You're in the process of buying a house, and it's perfect in every way. There's even a place in the yard for your dream workshop.
As you're reviewing the Seller Property Disclosure Statement, you find that the Seller says there's an easement on the property, right where you want to put the workshop.
What is an easement, and how and when does it affect your right to use your property? Can you still build the workshop?
Simply stated, an easement is someone else's right to use your land for a specific purpose. Easements also restrict the owner's usage of their own land.
By definition, an easement is "a property right that gives its holder a nonpossessory interest in another person's land."
But this doesn't mean your neighbor can come over and build a basketball court on your property, or kick you out of your house. An easement allows the non-owner to cross or otherwise use someone else's land for a specified purpose, usually related to access.
Common easements are those for utilities, where strips of a property are designated for overhead and underground utilities like electrical, gas, cable, and sewer lines.
Utility easements are a great example of an instance when the land owner can be restricted in their use of the property.
If you have a utility easement, you may not be able to build structures, plant trees, or restrict access to the section of the property where the easement lies. For instance, gating off an entire property that has an easement for a gas line may be prohibited because it interferes with the gas company's ability to inspect and maintain the line.
Other common easements are those for access.
Take two adjacent parcels of land. One is next to a public road, but the only way to access the other parcel is by crossing the first. The owner of the landlocked parcel probably has an easement across his neighbor's lot - specifically, the right to cross his neighbor's land in a specified area in order to reach his property.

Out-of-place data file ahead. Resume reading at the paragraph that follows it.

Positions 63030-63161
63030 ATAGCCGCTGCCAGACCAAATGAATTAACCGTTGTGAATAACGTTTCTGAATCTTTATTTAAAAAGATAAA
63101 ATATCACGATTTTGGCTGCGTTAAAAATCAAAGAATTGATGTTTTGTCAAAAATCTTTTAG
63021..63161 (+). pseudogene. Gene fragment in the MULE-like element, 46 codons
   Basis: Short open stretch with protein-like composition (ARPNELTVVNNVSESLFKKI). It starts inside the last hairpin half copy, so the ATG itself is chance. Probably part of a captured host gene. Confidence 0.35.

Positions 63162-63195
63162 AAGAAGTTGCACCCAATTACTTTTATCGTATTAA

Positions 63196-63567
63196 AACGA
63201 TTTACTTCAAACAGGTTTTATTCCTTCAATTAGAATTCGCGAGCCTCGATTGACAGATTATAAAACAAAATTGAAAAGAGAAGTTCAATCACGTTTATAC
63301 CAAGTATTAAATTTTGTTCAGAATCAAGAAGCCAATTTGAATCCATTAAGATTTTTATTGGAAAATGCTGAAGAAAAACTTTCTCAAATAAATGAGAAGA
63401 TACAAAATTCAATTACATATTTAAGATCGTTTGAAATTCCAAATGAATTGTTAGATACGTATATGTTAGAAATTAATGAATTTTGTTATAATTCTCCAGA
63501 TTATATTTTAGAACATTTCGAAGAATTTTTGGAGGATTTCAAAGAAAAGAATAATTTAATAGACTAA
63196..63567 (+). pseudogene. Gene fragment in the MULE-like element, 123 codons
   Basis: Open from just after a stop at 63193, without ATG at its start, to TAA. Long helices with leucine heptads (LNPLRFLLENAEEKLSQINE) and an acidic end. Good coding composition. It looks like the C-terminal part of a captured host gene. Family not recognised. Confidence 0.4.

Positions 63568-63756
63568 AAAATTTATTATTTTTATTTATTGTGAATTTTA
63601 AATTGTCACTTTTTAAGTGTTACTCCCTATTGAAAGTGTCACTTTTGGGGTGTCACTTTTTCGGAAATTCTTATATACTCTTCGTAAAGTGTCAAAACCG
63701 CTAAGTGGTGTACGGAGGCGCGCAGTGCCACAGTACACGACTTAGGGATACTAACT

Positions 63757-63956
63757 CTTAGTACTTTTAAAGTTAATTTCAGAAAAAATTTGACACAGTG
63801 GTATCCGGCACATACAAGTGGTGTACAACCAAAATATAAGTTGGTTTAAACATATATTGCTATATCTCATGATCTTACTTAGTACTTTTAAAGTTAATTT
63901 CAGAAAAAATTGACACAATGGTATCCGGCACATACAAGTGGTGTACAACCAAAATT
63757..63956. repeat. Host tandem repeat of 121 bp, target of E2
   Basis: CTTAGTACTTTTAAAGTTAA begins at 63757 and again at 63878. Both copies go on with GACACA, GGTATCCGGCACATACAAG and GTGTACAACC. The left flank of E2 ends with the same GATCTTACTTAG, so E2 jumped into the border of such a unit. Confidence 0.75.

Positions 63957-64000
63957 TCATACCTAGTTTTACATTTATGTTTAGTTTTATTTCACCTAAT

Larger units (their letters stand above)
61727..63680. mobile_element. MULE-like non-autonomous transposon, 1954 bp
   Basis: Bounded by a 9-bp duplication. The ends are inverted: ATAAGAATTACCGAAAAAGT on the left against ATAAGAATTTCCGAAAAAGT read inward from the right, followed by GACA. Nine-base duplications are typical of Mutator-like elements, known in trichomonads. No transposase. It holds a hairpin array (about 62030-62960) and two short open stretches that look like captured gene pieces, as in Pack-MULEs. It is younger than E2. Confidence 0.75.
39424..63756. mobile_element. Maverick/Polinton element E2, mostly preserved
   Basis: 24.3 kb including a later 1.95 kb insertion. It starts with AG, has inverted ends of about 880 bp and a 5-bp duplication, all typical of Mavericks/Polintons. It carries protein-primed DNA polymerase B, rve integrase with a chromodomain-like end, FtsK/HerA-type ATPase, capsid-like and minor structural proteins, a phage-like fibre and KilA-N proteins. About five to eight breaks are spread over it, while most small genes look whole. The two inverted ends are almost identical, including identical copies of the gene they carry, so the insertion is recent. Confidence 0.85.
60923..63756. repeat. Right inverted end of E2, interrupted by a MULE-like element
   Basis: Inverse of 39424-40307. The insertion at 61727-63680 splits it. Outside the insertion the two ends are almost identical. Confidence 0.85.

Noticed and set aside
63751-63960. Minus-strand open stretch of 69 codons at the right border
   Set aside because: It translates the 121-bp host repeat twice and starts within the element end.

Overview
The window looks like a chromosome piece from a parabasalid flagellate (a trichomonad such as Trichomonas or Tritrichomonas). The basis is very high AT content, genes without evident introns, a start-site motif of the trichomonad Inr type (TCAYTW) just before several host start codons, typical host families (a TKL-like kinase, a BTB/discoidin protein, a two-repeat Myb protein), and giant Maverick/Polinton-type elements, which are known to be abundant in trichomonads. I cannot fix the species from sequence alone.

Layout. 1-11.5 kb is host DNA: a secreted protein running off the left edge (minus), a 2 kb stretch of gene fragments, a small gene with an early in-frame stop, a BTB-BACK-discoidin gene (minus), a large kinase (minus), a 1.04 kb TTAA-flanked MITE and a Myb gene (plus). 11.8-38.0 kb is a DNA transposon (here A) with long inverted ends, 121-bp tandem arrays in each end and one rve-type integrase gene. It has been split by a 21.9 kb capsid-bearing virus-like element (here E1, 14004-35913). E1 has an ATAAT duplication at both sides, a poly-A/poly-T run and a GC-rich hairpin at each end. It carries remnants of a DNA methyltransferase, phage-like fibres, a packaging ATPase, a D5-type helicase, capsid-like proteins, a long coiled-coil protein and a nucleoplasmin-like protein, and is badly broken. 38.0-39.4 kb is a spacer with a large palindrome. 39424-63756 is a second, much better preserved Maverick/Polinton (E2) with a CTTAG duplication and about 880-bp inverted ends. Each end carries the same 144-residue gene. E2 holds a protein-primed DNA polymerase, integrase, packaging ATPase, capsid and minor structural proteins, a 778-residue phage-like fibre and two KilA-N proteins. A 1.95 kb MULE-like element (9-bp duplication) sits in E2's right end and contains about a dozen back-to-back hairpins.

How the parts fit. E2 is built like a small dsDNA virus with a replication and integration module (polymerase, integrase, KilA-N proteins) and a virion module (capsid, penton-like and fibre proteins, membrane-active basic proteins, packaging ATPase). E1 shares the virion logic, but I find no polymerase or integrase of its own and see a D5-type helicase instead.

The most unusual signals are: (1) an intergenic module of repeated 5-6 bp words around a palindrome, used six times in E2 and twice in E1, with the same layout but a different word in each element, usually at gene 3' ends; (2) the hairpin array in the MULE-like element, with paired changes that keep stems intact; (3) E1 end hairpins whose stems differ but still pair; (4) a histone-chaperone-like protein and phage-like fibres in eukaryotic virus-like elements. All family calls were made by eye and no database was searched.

How do you know if there are easements on your property? Any easements that have been recorded will show up in the public record and are easily searched on the County Assessor's website. Recorded easements will also show up on the title commitment provided by the title company during the purchase process, so they're easy for a Buyer to investigate.
An unrecorded easement is trickier and can be created without the knowledge or intent of either the property owner or the holder of the easement right.
Using the example of the landlocked parcel, if the owner of the landlocked parcel has crossed his neighbor's property, openly and without interruption for at least 10 years (under Arizona law), he may have a prescriptive easement on his neighbor's land, a legally binding right regardless of whether or not it has been recorded.
The best way to investigate the presence of easements when buying property is to carefully review the Seller Property Disclosure Statement, title commitment, and affidavit of disclosure. Asking questions of the Seller, walking the property and talking to neighbors may help reveal any unrecorded prescriptive easements.
Going back to the question of your new workshop: You're going to need to find another place for it. Building a structure on the easement would infringe on the property rights of the easement holder.
Because easements can be complicated, we recommend consulting with an attorney who specializes in real estate law if they are at issue on a property you are considering purchasing.